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Rev M. Weston II
*Dr. M. Moran Weston was born on this date in 1910. He was a Black minister, businessman, and activist.
From Tarboro, North Carolina, he was the son and grandson of Episcopal priests and studied under his mother Catherine Perry Weston at St. Luke's Parochial School in his hometown. His maternal grandfather the Rev. John W. Perry had founded this school in 1882. Weston attended St. Augustine's College in Raleigh North Carolina, graduating in 1928 as valedictorian. From there he enrolled at Columbia University in New York City, graduating in 1930.
His career as a social activist and priest was centered in that city. During the 1930s he studied at the General Theological Seminary the Divinity School of the Protestant Episcopal Church in Philadelphia and the Union Theological Seminary in New York City. He received the Bachelor of Divinity degree in 1934. He studied at the New School for Social Research 1935-37 and received his Ph. D. from Columbia University in social history in 1954.
During these years Weston participated in several student and community organizations that supported Negro interracial youth civic and labor causes. He worked as a caseworker and supervisor for the New York City Department of Social Welfare from 1935-41. In 1941 he began writing his column Labor Forum that appeared in The Amsterdam News for almost ten years.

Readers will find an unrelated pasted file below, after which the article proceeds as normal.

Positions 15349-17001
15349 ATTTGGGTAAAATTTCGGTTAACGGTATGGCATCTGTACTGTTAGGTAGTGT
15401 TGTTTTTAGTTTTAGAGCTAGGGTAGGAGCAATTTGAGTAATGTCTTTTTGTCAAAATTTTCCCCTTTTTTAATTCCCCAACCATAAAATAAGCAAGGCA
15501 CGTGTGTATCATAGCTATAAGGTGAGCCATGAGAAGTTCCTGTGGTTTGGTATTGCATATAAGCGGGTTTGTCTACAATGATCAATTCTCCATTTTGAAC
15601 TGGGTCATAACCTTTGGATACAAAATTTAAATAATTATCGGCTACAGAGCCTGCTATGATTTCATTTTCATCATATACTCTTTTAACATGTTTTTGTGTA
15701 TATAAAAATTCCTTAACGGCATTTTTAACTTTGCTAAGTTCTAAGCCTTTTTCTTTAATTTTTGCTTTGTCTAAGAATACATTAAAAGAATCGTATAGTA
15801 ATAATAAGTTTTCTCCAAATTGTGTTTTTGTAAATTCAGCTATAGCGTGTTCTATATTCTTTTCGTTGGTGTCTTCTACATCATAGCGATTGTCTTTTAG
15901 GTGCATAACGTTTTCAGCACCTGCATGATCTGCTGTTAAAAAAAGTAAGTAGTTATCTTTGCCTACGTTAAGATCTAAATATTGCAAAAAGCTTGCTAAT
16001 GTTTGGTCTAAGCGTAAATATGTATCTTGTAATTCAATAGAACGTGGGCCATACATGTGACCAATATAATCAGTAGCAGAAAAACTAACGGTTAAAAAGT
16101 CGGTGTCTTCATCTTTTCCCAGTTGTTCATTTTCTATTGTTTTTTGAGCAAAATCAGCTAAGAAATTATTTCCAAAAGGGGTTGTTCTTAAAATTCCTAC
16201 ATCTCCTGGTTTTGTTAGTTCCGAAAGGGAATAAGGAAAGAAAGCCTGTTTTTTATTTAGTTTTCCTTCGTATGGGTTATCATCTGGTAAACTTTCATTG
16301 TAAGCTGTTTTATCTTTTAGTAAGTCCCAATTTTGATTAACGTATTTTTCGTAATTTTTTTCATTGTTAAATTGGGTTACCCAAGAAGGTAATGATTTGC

From the 1950s through the 1990s Weston served on many boards including the NAACP Legal Defense Fund, Leake and Watts Children's Home, the New York City Mission Society, the Community Service Council of Greater New York, Columbia University, the Phelps-Stokes Fund, Mt. Sinai Medical School and Hospital, St. Augustine's College Raleigh NC, C. A. R. E., the Urban League of Westchester County the Foreign Relations Association, the Cathedral of St. John the Divine, the Harlem Cultural Council and the Schomburg Corporation.
Weston's scholarly accomplishments include a position as a tenured Professor of Social History in the Department of African and African American Studies at the State University of New York at Albany from 1968 to 1977 and as a Visiting Professor at the University of Nigeria in 1978. Other publications include Episcopalians at Work in the World 1952, his dissertation, Social Policy of the Episcopalian Church in the Twentieth Century 1964, Who Is This Jesus? 1973 and many articles and pamphlets.
Dr. M. Moran Weston had a lengthy and distinguished career in the Episcopal ministry and in the fight for civil rights for Blacks and human rights for all. Milton Moran Weston died in May 2002.